The Originality Problem Part I

Every other movie that comes out is a prequel, sequel, reboot, remake or reimagining. Let’s face it, folks. Hollywood isn’t what it used to be.

Earlier this year, I saw the Academy Award-winning film “Moonlight,” which chronicles an African-American man’s coming of age and the struggles he endures, in theaters. It was, to be perfectly frank, a brilliantly crafted tour de force with everything one looks for in a major motion picture. But while the vivid visual imagery and dreamlike musical score took my breath away, it was the story that won me over in the end.

It was the story that allowed me to connect with the characters on an emotional level. It provided me with a better understanding of the day-to-day issues faced by African-American males and members of the LGBT community. Most importantly, it brought something fresh and original to the table, something I had never seen before or expected to see.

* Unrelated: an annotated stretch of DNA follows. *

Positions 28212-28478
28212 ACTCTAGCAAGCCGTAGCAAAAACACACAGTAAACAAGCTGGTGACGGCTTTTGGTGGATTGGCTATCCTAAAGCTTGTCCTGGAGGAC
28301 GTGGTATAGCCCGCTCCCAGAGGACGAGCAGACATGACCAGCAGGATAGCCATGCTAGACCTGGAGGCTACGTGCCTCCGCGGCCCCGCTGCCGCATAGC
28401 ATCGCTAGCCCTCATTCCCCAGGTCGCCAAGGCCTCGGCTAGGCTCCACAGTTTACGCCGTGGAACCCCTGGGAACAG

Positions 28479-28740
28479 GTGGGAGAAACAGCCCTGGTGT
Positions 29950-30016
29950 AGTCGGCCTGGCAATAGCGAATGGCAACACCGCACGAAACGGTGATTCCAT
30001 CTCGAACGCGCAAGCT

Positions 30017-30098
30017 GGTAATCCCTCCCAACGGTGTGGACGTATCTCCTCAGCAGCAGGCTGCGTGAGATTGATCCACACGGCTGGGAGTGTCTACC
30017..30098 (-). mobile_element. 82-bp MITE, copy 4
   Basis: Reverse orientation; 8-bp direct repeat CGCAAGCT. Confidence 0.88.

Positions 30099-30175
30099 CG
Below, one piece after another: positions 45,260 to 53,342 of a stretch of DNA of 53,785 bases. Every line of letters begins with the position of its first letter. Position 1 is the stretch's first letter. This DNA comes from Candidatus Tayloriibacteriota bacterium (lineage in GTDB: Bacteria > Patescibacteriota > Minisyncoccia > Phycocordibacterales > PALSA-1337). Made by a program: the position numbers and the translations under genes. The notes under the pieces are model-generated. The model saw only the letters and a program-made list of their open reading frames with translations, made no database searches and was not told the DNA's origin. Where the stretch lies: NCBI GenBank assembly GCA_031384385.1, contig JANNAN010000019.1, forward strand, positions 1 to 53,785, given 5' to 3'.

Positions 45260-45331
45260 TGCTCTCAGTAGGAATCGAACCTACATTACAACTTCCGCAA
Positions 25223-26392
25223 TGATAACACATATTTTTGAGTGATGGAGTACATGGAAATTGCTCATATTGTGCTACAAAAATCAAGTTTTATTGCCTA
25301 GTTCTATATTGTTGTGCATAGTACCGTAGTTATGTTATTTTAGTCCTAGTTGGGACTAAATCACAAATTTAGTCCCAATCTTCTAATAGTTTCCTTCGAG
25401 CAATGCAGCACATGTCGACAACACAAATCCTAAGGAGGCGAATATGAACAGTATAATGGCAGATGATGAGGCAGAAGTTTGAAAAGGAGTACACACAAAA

Fast-forward to last month. I’m bored out of my mind and flipping through television channels like mad when I come across a rerun of the Disney Channel Original Movie “Descendants,” which follows the offspring of Disney’s most iconic characters. Having nothing better to do, I decided to see if it was worth my time. It wasn’t.

There are several reasons as to why, but the main reason is that the story made no sense whatsoever. There was no obstacle to overcome, no sense of urgency. Just a heinously boring hodgepodge of song-and-dance numbers and shallow characters. But the actors aren’t at fault here. Neither is choreographer/director Kenny Ortega. The only person at fault here is Hollywood.